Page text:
Is Industry 4.0 confusing the heck out of you?

The future of maintenance: A practical guide to Industry 4.0

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Industry 4.0 is everywhere in the maintenance community. It’s front and centre in blog posts, conference sessions and meeting rooms. Yet, talk of it is often full of buzzwords and short on real solutions. So today, we’re cutting through the jargon and the grandiose promises to uncover what exactly Industry 4.0 is, how it relates to maintenance, and how you should be thinking about it now to be ready for the future.

What is Industry 4.0?

Industry 4.0 is a new way of manufacturing goods. The way companies produce things has evolved over time as manufacturers seek to get the most out of their equipment and people. And each big shift in manufacturing has been marked by huge technological change as businesses look to advanced tech to help them meet bigger productivity goals. There have been four such eras, from Industry 1.0 to Industry 4.0.

Industry 1.0

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Mechanization through water and steam power.

Industry 2.0

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Mass production and assembly lines using electricity.

Industry 3.0

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Digitalization of the manufacturing process with computers.

Industry 4.0

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Automation using smart systems, data and machine learning.

While Industry 3.0 introduced the manufacturing world to the power of computers, Industry 4.0 uses those advancements as a foundation for even greater innovation. Now, computers are connecting and communicating with one another to make complex decisions. Advanced systems and technologies, combined with greater access to data, are making Industry 4.0 possible, ushering in a period of greater efficiency and less waste.

Understanding Industry 4.0 buzzwords

Buzzwords are annoying. They’re phrases that don’t mean much to your day-to-day life. If you’re going to walk the walk when it comes to Industry 4.0, it’s important to understand what all these terms actually mean and why they matter.

Artificial intelligence (AI)

The definition of artificial intelligence is a moving target. More generally, AI is when a computer gains the ability to think and reason like a human and, in doing so, is capable of doing uniquely human tasks, such as speech recognition or decision-making.

The way this definition translates to the real world is also constantly changing. A calculator was once considered AI, since math was something only the human brain could perform. Today, we have digital assistants, like Siri or Alexa, or generative design programs that solve complex engineering problems in manufacturing.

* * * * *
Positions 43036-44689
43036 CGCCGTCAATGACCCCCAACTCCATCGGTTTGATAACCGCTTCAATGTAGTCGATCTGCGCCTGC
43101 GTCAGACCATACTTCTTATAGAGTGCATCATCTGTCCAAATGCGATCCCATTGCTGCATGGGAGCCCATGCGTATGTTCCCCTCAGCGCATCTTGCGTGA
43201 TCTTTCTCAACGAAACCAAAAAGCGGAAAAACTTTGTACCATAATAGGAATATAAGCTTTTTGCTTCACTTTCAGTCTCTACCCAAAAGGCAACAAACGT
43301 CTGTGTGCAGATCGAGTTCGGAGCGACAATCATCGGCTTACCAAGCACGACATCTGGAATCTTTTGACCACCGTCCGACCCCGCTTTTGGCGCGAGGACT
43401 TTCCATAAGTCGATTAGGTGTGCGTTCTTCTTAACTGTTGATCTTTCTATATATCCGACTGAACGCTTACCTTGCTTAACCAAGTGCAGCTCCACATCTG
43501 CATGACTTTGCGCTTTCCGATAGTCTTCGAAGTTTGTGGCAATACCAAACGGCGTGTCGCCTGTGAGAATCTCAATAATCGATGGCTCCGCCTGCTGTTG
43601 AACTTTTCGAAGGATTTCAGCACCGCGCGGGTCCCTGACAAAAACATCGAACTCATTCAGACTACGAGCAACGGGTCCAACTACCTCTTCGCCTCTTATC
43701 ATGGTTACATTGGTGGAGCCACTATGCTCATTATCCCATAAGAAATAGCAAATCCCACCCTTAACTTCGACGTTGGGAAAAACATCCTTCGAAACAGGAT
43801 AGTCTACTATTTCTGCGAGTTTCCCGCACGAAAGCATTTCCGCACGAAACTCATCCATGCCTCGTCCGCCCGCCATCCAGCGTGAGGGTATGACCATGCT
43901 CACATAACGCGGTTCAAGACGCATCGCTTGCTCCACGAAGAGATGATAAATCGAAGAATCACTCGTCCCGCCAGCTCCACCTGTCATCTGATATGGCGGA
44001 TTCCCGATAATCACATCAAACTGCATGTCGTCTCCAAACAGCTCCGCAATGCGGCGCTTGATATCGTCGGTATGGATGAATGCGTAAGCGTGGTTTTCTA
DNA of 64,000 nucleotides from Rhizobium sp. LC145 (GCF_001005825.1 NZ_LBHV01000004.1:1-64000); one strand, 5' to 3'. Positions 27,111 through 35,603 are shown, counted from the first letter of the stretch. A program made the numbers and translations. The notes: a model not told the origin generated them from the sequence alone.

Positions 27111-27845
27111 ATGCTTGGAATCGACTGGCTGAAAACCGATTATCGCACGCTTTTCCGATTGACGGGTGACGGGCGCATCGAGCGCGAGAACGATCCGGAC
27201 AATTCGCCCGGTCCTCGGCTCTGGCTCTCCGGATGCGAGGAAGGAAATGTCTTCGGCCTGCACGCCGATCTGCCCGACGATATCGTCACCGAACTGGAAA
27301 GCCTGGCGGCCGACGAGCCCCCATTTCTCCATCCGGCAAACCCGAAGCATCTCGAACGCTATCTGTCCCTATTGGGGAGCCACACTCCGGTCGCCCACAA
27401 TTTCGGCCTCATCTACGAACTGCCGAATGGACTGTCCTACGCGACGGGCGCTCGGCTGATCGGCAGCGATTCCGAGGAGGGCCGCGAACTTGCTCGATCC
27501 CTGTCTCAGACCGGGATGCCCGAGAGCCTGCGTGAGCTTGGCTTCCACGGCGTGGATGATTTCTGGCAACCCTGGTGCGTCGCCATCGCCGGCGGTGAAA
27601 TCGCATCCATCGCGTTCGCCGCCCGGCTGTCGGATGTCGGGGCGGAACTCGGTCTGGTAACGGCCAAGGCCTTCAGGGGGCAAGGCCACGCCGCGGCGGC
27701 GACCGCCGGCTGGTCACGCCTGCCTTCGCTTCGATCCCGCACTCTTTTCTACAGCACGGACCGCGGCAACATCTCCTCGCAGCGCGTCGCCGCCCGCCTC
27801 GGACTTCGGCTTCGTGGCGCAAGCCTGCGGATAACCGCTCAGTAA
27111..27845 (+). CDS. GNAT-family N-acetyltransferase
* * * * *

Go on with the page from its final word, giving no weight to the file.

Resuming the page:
Machine learning (ML)

Machine learning is teaching a computer to learn on its own by finding patterns in a large amount of data and making conclusions based on these patterns. It’s a quicker way to parse information and uncover new insights that can be used to improve processes.

It’s like how Netflix learns from all the previous movies and tv shows you have watched, and uses this knowledge to suggest more viewing material, or how doctors can introduce a computer program to a series of x-ray images and corresponding symptoms so they can find common patterns and better diagnose illness or injury.

Don’t worry if you’re a little puzzled about the difference between AI and machine learning. Although the two are very similar, there are key differences. AI is a culmination of different technologies to help computers achieve a higher level of thinking and reasoning. Machine learning is one of these technologies with a singular program and a specific goal.

In this way, AI is like a bridge and machine learning is one of its pillars. Another pillar might be the Internet of Things or Big Data. All these technologies come together to bridge the gap between what’s possible for humans and what’s possible for computers.

Industrial Internet of Things (IIoT)

The Industrial IoT connects machines, data, and people. First, it takes a network of industrial devices, like sensors and maintenance software, and allows them to share information with each other. This provides a platform to track, collect, exchange, access, and analyze large chunks of data more efficiently. The insights obtained from this data are then used to improve manufacturing procedures.

Instead of collecting data from several sources separately and trying to connect the dots, IIoT does this for you. Imagine all the assets and software programs in your facility speaking to each other, sharing information and spitting out numbers that give you deeper insight into your operation. This is the power of IIoT.